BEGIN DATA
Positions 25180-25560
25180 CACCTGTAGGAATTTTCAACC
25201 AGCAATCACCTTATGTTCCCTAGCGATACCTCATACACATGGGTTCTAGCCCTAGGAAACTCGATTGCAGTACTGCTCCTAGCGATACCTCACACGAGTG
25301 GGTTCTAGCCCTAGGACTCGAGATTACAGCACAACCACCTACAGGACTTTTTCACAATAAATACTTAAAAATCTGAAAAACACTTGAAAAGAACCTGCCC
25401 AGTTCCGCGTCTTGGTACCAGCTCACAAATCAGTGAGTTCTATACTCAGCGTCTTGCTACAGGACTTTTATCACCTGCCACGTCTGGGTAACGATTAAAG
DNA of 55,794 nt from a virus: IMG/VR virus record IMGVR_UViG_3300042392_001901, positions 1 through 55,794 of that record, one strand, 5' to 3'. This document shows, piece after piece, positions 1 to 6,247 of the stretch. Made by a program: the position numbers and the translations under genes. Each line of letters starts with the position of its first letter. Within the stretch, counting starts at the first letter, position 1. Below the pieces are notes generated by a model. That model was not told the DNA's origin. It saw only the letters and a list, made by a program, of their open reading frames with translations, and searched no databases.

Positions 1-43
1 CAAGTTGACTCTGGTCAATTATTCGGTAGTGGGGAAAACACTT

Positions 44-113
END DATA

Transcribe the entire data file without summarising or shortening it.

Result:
Positions 25180-25560
25180 CACCTGTAGGAATTTTCAACC
25201 AGCAATCACCTTATGTTCCCTAGCGATACCTCATACACATGGGTTCTAGCCCTAGGAAACTCGATTGCAGTACTGCTCCTAGCGATACCTCACACGAGTG
25301 GGTTCTAGCCCTAGGACTCGAGATTACAGCACAACCACCTACAGGACTTTTTCACAATAAATACTTAAAAATCTGAAAAACACTTGAAAAGAACCTGCCC
25401 AGTTCCGCGTCTTGGTACCAGCTCACAAATCAGTGAGTTCTATACTCAGCGTCTTGCTACAGGACTTTTATCACCTGCCACGTCTGGGTAACGATTAAAG
DNA of 55,794 nt from a virus: IMG/VR virus record IMGVR_UViG_3300042392_001901, positions 1 through 55,794 of that record, one strand, 5' to 3'. This document shows, piece after piece, positions 1 to 6,247 of the stretch. Made by a program: the position numbers and the translations under genes. Each line of letters starts with the position of its first letter. Within the stretch, counting starts at the first letter, position 1. Below the pieces are notes generated by a model. That model was not told the DNA's origin. It saw only the letters and a list, made by a program, of their open reading frames with translations, and searched no databases.

Positions 1-43
1 CAAGTTGACTCTGGTCAATTATTCGGTAGTGGGGAAAACACTT

Positions 44-113